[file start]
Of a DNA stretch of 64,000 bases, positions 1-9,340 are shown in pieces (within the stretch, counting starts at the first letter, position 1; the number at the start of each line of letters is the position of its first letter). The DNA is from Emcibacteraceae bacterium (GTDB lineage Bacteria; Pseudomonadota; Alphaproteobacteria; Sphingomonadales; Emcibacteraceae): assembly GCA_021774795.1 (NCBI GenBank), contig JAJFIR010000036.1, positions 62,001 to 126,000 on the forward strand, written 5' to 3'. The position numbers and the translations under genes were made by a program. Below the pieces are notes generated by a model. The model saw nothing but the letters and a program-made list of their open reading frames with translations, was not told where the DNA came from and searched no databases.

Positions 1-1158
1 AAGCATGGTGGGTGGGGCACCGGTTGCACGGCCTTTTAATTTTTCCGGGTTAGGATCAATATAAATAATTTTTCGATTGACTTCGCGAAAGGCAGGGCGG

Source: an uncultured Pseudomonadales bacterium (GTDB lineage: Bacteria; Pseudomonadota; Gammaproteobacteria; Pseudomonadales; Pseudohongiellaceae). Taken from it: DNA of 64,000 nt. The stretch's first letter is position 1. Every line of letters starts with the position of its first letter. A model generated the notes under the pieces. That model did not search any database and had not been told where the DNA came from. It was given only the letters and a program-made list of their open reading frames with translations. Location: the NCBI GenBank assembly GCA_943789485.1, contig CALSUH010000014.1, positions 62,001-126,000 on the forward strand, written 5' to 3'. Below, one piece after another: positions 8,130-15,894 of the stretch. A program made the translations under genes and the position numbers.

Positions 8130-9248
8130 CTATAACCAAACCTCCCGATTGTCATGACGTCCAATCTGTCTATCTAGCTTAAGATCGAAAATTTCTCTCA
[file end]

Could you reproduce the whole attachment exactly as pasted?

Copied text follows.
Of a DNA stretch of 64,000 bases, positions 1-9,340 are shown in pieces (within the stretch, counting starts at the first letter, position 1; the number at the start of each line of letters is the position of its first letter). The DNA is from Emcibacteraceae bacterium (GTDB lineage Bacteria; Pseudomonadota; Alphaproteobacteria; Sphingomonadales; Emcibacteraceae): assembly GCA_021774795.1 (NCBI GenBank), contig JAJFIR010000036.1, positions 62,001 to 126,000 on the forward strand, written 5' to 3'. The position numbers and the translations under genes were made by a program. Below the pieces are notes generated by a model. The model saw nothing but the letters and a program-made list of their open reading frames with translations, was not told where the DNA came from and searched no databases.

Positions 1-1158
1 AAGCATGGTGGGTGGGGCACCGGTTGCACGGCCTTTTAATTTTTCCGGGTTAGGATCAATATAAATAATTTTTCGATTGACTTCGCGAAAGGCAGGGCGG

Source: an uncultured Pseudomonadales bacterium (GTDB lineage: Bacteria; Pseudomonadota; Gammaproteobacteria; Pseudomonadales; Pseudohongiellaceae). Taken from it: DNA of 64,000 nt. The stretch's first letter is position 1. Every line of letters starts with the position of its first letter. A model generated the notes under the pieces. That model did not search any database and had not been told where the DNA came from. It was given only the letters and a program-made list of their open reading frames with translations. Location: the NCBI GenBank assembly GCA_943789485.1, contig CALSUH010000014.1, positions 62,001-126,000 on the forward strand, written 5' to 3'. Below, one piece after another: positions 8,130-15,894 of the stretch. A program made the translations under genes and the position numbers.

Positions 8130-9248
8130 CTATAACCAAACCTCCCGATTGTCATGACGTCCAATCTGTCTATCTAGCTTAAGATCGAAAATTTCTCTCA